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Flea Allergy Dermatitis (FAD) in Dogs

Flea Allergy Dermatitis

Flea Allergy Dermatitis is the most common skin disease and cause of itching in dogs. For adult fleas to reproduce they must bite a dog to obtain a blood meal. Most of the flea life cycle is not spent on a dog but in their environment, with adult fleas only remaining on the dog long enough to feed and obtain a blood meal. This explains why owners often do not see live fleas on their dog unless there is an overwhelming flea infestation in the environment where they live. When fleas bite a dog to feed, it allows a small amount of saliva to get into the skin. Flea saliva contains proteins or antigens which lead to a severely itchy response in dogs sensitive or allergic to fleas. Continue reading to learn more about Flea Allergy Dermatitis and how to help your dog.

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Symptoms of Flea Allergy Dermatitis in Dogs

  • Dogs with FAD experience raw, irritated, or bleeding areas of skin or a rash found typically from the middle of the back to the tail base and down the rear legs.
  • Loss or missing hair particularly where they have been bitten by fleas
  • Hair may be stained brown from constant licking and is often broken off.
  • Skin with small red or pink raised bumps that can look like pimples.
  • Dogs with FAD experience intense, constant itching and will often bite, claw or groom themselves constantly which can result in self-trauma and secondary skin infection, including moist dermatitis (hot spots).
  • Over time dogs with FAD can lose hair all over and develop skin problems such as severe seborrhea, hyperkeratosis, and hyperpigmentation (discoloration of the skin).

How is Flea Allergy Dermatitis diagnosed in dogs?

“My veterinarian says my dog has Flea Allergy Dermatitis causing his skin problems. How is that possible when I have never even seen a flea on my dog?”

Since dogs with FAD often groom constantly, removing fleas from their fur, you may not see any fleas. With FAD, the allergic reaction from the flea bites can continue for several weeks, causing the symptoms described above. Dogs with FAD only need to get one flea bite to develop itching lasting several days. This also means they do not need to be flea-infested to get itchy.

If you suspect FAD in your dog, schedule an appointment with your vet. Diagnosing FAD will include a thorough history, signs or symptoms, checking for fleas or flea dirt (excrement), ruling out other causes, and in some cases, intradermal allergy skin tests or specialized blood tests.

Other causes of skin diseases in dogs that must be ruled out include atopic dermatitis, food allergy dermatitis, sarcoptic or demodectic mange, other skin parasites, and bacterial folliculitis.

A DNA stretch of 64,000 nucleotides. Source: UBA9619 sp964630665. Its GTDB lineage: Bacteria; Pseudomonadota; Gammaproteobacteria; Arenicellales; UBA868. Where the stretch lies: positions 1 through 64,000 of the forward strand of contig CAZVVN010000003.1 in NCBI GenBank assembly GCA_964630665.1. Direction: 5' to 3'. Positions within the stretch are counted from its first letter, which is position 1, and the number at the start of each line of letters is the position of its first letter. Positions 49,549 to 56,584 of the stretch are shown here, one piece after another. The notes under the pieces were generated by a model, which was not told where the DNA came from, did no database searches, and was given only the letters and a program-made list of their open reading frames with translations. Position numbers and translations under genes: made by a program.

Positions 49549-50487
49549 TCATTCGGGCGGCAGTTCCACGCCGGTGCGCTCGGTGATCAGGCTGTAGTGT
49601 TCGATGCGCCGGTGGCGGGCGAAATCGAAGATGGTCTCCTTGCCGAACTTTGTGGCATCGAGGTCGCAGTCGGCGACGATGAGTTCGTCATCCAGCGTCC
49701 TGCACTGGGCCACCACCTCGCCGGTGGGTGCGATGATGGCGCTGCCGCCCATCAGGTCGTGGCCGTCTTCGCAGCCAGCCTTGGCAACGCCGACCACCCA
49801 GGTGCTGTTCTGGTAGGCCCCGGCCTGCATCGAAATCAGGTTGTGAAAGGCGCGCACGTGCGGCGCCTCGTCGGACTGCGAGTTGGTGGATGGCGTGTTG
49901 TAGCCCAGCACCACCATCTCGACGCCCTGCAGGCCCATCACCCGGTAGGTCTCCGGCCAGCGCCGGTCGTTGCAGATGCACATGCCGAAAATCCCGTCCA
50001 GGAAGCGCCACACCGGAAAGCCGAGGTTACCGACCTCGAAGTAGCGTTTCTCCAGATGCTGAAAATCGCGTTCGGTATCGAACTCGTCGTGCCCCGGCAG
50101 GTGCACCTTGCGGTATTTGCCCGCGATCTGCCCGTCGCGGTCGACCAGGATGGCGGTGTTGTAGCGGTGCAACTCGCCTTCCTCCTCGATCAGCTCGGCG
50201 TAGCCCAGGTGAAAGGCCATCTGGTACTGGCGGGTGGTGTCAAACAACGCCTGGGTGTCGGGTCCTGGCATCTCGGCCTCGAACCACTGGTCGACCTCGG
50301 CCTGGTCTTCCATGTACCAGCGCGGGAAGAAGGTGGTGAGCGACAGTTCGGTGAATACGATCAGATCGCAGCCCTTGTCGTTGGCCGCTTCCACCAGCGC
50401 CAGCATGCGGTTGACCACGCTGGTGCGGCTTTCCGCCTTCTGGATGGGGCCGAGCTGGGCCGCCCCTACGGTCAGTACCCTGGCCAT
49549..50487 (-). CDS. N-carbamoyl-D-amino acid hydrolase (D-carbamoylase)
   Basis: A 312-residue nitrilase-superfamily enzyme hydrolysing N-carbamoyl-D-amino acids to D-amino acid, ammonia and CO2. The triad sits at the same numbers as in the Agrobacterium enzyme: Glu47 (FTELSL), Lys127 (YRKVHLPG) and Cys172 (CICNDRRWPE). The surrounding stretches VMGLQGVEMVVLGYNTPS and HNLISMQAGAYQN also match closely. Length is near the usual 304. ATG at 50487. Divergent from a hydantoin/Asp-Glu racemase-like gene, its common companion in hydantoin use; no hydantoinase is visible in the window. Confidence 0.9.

The signs of FAD in dogs are often typical as described above with rapid response to treatment, making allergy testing needed only in some cases.

Treatment Options for Dogs with Flea Allergy Dermatitis

The best treatment for dogs with FAD is flea prevention. Flea saliva from a flea bite leads to an allergic reaction, making it vital to control fleas on your dog as well as the environment. For dogs with FAD, this means year-round oral or topical flea preventives as well as treating the environment, particularly during warmer weather.

Dogs with secondary skin infections or other skin problems due to FAD may need medications including antibiotics, steroids to give short-term relief, antihistamines, supplements, and medicated shampoos.

Soothe your dogs’ inflamed skin by bathing them in a bath using cool water, unless your dog dislikes being bathed. While this only provides short-term relief, it helps their skin feel better and also removes some fleas.

In severe cases of FAD with flea infestation, supportive care may be needed for dogs with blood loss or anemia.

Prevention and Control of Flea Allergy Dermatitis

There are many choices for year-round flea preventive medications including topical (spot-on), oral medications, and medicated collars. Always talk to your vet to determine which flea preventive is safest and best for your dog, taking into account their medical history and lifestyle.

Fleas only jump on your dog to feed, spending most of their lifecycle living in carpets, bedding, and other nooks and crannies in your home. Remember to wash your pet’s bedding and yours too (if your pet sleeps with you), as well as throw rugs with detergent and warm/hot water.

Vacuum your home, including the carpets, chairs, sofa cushions, baseboards, and underneath furniture to remove fleas, flea eggs, and flea larvae. Remember to empty the vacuum canister or bag outside or the fleas can crawl/hop back out into your home.

Consider treating your outdoor area periodically as well to help control the fleas. Wildlife and other dogs and cats that pass through your yard can carry fleas which can then hop onto your dog.

Read more:

Why is my dog itchy?

Common Myths About Allergies in Dogs

Allergy Tests for Dogs

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